adversity /ədˈvəːsɪti/ A difficult or unpleasant situation; an undesired, unexpected, or unplanned state or event.
rehab /ˈriːhab/ rehabilitation, repairing, reconditioning, rebuilding, reconstruction, remodeling.
With sincere appreciation for the continued encouragement and support of our paralyzed and amputated teammates; Team Believe 923 made an open invite for several social media groups to experience a race from the unique perspective of these amazing human motivators.
Members of Spartans of the Northeast, Southern Spartans, Los Callaos of Puerto Rico, and dozens from Spartan 4-0 signed up to form one unit with TB923. Many of them had been inspired at previous Spartan Races by the grit and determination of Lindsey Runkels (paralyzed from a mountain bike accident), Andrew Bateson (double amputee), Robert Baez and Tim Morris (both paralyzed due to automobile accidents).
Compassion and a genuine desire to help were the offerings of these participants but unbeknownst to them, Lindsey and Andrew would be offering their help instead. The physical adversity that Lindsey and Andrew push through may be obvious but the mental, emotional, and psychological are not as easily seen. The same goes with us.
We push through some of the challenges in our lives and turn tail and run from others. Sometimes we intentionally back down because the road to victory seems too long and filled with sacrifices we are unwilling to make; while at other times we shy away unintentionally as we find ways around the obstacles. Yet the outcome remains the same; we suffer from a lack of growth and an unfulfilled life. But not on this day!
Spartan Race Director Jason Barnes always labors to ensure the Palmerton Super remains one of the toughest, if not the toughest 8+ mile course in the U.S. However, as demanding as it was, I endeavored to recreate an experience that we lived through when it was just 5 of us starting the 2014 Ottawa Beast with Tim Morris of New Hampshire who ultimately became the 1st paralyzed athlete to earn the Spartan Trifecta and Double Trifecta.
In Ottawa, we were undermanned, overwhelmed, and outright exhausted. Completing that Beast took all we had plus the help of 5 not so average Spartans in Eric Paquet, Dan Luzzi, Taylor Cuevas, Sarah Landry, and Nial O’Dougherty.
For Palmerton, the plan was to stack layers of physical and mental difficulties that would far exceed what all had registered for. To make carrying, pulling, and pushing two wheelchairs while navigating a para-athlete and a double amputee safely through the Spartan designed event so daunting that it would make everyone’s personal challenges seem inconsequential.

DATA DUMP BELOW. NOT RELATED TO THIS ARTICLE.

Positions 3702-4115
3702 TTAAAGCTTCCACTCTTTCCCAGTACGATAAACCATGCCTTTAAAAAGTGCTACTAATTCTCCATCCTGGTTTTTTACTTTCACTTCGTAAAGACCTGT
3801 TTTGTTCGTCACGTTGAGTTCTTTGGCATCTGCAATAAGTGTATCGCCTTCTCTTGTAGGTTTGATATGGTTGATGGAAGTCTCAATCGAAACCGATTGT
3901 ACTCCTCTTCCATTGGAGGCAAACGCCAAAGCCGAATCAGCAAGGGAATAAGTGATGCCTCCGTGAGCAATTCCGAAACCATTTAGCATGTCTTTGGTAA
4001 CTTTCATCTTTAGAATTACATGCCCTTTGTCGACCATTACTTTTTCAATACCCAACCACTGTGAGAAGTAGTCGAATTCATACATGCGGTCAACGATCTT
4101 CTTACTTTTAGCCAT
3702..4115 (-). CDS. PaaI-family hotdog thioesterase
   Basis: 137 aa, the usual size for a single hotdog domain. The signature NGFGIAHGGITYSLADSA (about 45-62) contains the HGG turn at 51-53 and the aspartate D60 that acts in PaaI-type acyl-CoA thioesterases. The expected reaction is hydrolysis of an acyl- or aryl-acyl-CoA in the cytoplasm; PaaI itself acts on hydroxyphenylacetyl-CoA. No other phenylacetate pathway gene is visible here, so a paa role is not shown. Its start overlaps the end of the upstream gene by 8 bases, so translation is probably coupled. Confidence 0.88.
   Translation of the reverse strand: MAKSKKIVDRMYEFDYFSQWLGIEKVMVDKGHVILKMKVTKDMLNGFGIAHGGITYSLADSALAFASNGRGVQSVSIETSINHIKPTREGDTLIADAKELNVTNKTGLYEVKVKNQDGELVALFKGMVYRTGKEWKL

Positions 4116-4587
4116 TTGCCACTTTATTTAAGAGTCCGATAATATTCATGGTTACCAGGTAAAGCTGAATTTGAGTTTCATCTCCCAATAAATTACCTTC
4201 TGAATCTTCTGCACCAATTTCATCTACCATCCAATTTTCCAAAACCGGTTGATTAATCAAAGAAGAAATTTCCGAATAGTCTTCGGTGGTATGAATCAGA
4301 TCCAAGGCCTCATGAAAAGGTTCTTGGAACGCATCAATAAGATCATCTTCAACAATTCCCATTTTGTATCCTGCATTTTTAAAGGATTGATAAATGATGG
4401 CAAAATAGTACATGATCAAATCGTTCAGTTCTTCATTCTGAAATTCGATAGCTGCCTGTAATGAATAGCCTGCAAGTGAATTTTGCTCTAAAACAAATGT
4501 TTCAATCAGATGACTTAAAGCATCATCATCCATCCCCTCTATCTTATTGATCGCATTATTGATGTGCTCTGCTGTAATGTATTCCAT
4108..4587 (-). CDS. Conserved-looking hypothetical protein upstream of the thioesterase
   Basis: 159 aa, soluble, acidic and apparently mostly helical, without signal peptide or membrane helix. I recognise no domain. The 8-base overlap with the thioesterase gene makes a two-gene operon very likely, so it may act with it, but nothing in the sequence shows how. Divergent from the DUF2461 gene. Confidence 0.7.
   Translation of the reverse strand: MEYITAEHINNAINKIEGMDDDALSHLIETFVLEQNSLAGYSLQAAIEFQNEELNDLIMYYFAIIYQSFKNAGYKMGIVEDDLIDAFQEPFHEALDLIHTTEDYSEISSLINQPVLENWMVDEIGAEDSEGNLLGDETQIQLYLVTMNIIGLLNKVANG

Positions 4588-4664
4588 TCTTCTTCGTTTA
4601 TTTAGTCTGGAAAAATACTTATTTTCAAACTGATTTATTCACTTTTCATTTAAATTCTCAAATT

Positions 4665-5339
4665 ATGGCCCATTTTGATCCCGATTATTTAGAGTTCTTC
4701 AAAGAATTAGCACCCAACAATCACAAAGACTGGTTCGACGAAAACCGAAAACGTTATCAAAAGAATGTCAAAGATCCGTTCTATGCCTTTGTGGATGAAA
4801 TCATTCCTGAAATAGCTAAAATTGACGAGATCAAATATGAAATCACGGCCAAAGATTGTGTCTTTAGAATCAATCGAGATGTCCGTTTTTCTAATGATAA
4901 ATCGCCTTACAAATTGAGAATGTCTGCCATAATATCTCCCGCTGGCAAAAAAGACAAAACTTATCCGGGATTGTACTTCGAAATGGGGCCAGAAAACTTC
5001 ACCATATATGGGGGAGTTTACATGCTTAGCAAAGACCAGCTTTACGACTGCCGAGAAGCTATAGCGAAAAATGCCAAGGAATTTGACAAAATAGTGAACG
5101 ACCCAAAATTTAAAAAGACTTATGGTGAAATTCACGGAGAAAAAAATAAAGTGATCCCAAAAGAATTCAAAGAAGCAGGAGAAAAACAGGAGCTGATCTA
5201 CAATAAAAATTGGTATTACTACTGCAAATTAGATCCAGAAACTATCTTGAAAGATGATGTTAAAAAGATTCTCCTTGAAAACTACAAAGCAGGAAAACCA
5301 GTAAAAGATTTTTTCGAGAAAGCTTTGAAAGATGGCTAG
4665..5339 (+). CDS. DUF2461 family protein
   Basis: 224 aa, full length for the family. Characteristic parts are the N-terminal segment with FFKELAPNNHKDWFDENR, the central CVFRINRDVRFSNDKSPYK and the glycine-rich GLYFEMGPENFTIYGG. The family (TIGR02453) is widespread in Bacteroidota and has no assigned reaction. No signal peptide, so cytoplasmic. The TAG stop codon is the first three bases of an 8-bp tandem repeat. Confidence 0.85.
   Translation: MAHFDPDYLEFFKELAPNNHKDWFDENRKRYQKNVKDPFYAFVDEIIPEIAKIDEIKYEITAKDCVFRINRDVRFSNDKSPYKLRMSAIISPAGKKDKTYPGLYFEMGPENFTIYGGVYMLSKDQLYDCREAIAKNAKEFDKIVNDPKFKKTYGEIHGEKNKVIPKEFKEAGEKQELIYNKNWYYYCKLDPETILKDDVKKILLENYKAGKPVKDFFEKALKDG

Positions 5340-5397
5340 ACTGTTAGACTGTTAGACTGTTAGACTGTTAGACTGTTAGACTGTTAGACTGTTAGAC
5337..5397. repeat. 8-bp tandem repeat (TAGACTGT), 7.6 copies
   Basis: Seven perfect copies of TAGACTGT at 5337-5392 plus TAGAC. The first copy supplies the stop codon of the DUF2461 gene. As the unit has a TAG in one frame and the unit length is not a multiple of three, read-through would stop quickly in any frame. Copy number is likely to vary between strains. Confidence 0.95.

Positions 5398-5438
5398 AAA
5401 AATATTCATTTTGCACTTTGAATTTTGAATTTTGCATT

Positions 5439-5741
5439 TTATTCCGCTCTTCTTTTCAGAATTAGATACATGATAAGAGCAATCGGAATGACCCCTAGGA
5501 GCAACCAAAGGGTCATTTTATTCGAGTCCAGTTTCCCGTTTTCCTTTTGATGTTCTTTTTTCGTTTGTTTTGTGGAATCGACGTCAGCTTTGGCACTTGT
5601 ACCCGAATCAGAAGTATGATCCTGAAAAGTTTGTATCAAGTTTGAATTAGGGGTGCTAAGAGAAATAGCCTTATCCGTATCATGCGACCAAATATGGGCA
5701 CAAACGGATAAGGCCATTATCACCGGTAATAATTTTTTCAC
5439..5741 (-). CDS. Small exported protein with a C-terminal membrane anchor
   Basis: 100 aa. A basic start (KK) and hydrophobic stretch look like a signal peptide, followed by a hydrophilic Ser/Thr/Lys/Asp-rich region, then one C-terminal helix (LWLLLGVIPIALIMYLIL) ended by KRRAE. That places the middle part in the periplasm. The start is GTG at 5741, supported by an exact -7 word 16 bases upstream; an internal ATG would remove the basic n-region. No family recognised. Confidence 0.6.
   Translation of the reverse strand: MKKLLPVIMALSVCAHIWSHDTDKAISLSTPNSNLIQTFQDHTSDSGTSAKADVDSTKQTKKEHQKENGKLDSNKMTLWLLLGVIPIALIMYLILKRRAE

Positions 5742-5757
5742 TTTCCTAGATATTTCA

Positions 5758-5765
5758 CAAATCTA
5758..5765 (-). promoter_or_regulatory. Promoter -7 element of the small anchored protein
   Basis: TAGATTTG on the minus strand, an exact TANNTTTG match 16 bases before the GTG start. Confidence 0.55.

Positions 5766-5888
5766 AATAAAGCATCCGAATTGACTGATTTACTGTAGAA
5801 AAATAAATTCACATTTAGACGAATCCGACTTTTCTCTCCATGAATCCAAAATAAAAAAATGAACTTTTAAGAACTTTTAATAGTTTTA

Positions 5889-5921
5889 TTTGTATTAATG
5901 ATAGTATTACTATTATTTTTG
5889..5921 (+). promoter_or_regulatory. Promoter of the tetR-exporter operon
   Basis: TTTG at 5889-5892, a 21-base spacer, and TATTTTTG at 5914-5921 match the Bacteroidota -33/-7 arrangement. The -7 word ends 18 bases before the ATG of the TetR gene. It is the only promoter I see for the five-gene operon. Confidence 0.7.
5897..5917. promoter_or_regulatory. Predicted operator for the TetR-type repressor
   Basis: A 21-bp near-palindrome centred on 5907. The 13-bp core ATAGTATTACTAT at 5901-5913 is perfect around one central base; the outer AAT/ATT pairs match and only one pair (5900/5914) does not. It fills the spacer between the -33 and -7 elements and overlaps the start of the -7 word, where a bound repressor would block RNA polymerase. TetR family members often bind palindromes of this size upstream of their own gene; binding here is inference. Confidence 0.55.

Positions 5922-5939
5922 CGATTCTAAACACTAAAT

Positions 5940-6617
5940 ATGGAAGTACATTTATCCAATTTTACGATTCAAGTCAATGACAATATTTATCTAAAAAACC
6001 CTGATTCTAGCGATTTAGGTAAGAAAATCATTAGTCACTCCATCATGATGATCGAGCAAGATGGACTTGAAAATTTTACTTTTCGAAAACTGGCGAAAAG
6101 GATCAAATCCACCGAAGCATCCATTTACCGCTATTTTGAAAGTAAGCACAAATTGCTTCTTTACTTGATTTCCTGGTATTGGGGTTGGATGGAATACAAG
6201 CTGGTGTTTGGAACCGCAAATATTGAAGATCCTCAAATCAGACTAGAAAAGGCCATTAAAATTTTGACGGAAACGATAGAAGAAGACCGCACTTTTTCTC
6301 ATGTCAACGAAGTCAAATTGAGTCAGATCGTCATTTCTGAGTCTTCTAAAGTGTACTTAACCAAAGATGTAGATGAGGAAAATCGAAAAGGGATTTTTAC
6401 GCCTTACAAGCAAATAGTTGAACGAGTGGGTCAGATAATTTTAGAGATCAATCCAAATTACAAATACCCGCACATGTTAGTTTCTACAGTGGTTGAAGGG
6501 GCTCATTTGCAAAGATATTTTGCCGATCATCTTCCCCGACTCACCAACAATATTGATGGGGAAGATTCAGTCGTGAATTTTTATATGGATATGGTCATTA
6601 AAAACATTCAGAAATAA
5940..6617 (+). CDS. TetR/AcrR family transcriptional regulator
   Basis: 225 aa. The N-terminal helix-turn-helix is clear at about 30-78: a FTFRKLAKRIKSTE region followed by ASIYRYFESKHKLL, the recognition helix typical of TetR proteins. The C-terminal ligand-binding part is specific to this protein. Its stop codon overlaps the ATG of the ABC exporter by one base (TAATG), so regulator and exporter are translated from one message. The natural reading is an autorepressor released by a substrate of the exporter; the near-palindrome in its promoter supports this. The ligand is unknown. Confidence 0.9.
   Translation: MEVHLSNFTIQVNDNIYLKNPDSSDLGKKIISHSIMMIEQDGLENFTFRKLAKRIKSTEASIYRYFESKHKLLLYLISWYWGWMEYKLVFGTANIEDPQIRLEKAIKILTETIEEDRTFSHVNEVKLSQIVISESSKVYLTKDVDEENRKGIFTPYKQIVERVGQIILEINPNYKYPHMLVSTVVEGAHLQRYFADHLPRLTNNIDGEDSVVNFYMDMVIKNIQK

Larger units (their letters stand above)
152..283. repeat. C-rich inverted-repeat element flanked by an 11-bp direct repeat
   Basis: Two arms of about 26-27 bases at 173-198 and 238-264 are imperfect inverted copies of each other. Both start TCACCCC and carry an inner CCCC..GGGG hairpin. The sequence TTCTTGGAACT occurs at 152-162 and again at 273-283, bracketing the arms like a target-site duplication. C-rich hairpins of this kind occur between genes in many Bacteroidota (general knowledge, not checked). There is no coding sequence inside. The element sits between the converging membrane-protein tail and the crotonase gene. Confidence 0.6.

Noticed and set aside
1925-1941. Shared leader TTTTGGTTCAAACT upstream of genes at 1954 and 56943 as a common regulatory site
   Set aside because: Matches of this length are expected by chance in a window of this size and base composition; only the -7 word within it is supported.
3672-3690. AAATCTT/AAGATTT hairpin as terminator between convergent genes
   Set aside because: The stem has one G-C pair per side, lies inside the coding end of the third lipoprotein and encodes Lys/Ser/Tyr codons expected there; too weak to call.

We wanted this unit to feel the reward of helping an adaptive athlete but to also conquer parts of this race as if they were adaptive themselves. It was our attempt to help strengthen the participants for endurance in life while preparing them for the endurance events offered by the Spartan brand. I personally wanted to drive people as close to committing to Spartan Agoge as possible, as soon as possible, and in the most compassionate way possible through our journey.
Believe me, being a motor-mouthed Puerto Rican made it extremely difficult to keep our goals hidden from the 75 Spartans that toed the line with Lindsey and Andrew, but I did. They were a fun loving bunch with high spirits and their sights set on seeing the race through together.
Among us were Spartans of varying athletic abilities so tasks were assigned accordingly. First, we separated into groups of four then assigned the groups to either Lindsey or Andrew. Each group also had a designated wheelchair carrying team which is no easy task in that unforgiving terrain.
Assisting Adaptive Athletes
Everyone who was physically able to wheelbarrow was requested to do so from the starting line until Lindsey got tired but of course we all petered out before her. We reindeered up in pairs 3 rows deep pulling the wheelchairs with our adaptive teammates on the uphills and served as brakes on the downhills in skein.
While some attempted the obstacles in the same fashion as Lindsey and Andrew, others had to race ahead of us due to time constraints, cramps, and other weather induced challenges. As our numbers dwindled, all groups were assigned the same wheelchair with Lindsey on it and Andrew on her. We loaded almost every Spartan obstacle with a dose of Adversity Rehab.
The total team effort required to complete the double Sandbag and Bucket Brigade with this para-athlete short stack was unbelievably impressive! To see visually impaired Michael Tubiak piggy backing Lindsey up the mountain and watching Damian Ryan fighting through his Neuropathy alongside us added an extra measure of inspiration to the day. And just like in Ottawa, a few strangers joined our ranks at different points of the race including Mr. Green Shorts.
ALL finished before the cut-off, ALL received medals, ALL created memories, and ALL overcame the day’s challenges including 12 hours of TB923 Adversity Rehab.
Joe Desena created something to get people from couches to the starting line and based on participant feedback, we provided something to get participants from the finish line through HH, HH12, UB, Agoge, and life…in our unique way.
P.S. Lindsey intentionally remained confined to her wheelchair on portions of the course where she would normally wheelbarrow for the workout and Andrew gave the opportunity to assist him in wheelbarrows and piggy back carries but only when we could catch him.
P.S.S. As this article was being written this pic was in circulation from Adversity Rehab participant Michael Tubiak and it just about sums up the effort…
Photo Credits: Spartan Race, members of Spartan 4-0 and Team Believe 923.
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